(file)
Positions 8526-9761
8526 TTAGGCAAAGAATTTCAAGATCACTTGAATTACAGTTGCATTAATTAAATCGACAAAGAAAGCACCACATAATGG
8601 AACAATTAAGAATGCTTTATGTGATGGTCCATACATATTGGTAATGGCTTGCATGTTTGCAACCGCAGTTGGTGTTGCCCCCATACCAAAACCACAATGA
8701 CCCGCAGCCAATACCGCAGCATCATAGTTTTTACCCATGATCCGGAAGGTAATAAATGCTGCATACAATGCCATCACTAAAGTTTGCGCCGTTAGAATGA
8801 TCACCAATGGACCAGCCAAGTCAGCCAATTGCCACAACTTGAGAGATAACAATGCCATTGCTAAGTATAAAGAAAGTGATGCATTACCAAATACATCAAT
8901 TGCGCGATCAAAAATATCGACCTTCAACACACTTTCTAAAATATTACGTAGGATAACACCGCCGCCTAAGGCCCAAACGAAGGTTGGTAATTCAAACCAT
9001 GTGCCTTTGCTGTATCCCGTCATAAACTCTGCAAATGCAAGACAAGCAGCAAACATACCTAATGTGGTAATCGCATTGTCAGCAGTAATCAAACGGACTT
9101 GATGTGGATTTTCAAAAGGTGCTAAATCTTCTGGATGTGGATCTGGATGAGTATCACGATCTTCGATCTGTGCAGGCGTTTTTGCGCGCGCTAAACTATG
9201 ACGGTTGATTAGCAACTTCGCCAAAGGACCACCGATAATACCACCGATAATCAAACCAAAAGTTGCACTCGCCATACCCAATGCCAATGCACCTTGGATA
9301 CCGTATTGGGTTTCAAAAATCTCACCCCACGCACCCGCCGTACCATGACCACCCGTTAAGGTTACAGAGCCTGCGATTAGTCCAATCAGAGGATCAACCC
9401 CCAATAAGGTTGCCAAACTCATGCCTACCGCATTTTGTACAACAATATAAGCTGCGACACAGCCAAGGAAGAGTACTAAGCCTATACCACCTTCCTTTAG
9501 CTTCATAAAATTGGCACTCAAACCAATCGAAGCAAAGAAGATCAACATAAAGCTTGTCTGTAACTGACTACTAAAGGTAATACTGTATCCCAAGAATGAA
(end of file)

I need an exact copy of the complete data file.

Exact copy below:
Positions 8526-9761
8526 TTAGGCAAAGAATTTCAAGATCACTTGAATTACAGTTGCATTAATTAAATCGACAAAGAAAGCACCACATAATGG
8601 AACAATTAAGAATGCTTTATGTGATGGTCCATACATATTGGTAATGGCTTGCATGTTTGCAACCGCAGTTGGTGTTGCCCCCATACCAAAACCACAATGA
8701 CCCGCAGCCAATACCGCAGCATCATAGTTTTTACCCATGATCCGGAAGGTAATAAATGCTGCATACAATGCCATCACTAAAGTTTGCGCCGTTAGAATGA
8801 TCACCAATGGACCAGCCAAGTCAGCCAATTGCCACAACTTGAGAGATAACAATGCCATTGCTAAGTATAAAGAAAGTGATGCATTACCAAATACATCAAT
8901 TGCGCGATCAAAAATATCGACCTTCAACACACTTTCTAAAATATTACGTAGGATAACACCGCCGCCTAAGGCCCAAACGAAGGTTGGTAATTCAAACCAT
9001 GTGCCTTTGCTGTATCCCGTCATAAACTCTGCAAATGCAAGACAAGCAGCAAACATACCTAATGTGGTAATCGCATTGTCAGCAGTAATCAAACGGACTT
9101 GATGTGGATTTTCAAAAGGTGCTAAATCTTCTGGATGTGGATCTGGATGAGTATCACGATCTTCGATCTGTGCAGGCGTTTTTGCGCGCGCTAAACTATG
9201 ACGGTTGATTAGCAACTTCGCCAAAGGACCACCGATAATACCACCGATAATCAAACCAAAAGTTGCACTCGCCATACCCAATGCCAATGCACCTTGGATA
9301 CCGTATTGGGTTTCAAAAATCTCACCCCACGCACCCGCCGTACCATGACCACCCGTTAAGGTTACAGAGCCTGCGATTAGTCCAATCAGAGGATCAACCC
9401 CCAATAAGGTTGCCAAACTCATGCCTACCGCATTTTGTACAACAATATAAGCTGCGACACAGCCAAGGAAGAGTACTAAGCCTATACCACCTTCCTTTAG
9501 CTTCATAAAATTGGCACTCAAACCAATCGAAGCAAAGAAGATCAACATAAAGCTTGTCTGTAACTGACTACTAAAGGTAATACTGTATCCCAAGAATGAA